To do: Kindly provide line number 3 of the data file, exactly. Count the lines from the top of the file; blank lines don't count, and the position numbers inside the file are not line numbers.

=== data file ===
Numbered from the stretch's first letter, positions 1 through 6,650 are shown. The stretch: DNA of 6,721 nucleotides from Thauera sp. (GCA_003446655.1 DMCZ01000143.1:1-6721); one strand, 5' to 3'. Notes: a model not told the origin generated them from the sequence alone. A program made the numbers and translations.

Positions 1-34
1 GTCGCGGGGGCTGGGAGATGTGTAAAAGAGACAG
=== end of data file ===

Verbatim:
1 GTCGCGGGGGCTGGGAGATGTGTAAAAGAGACAG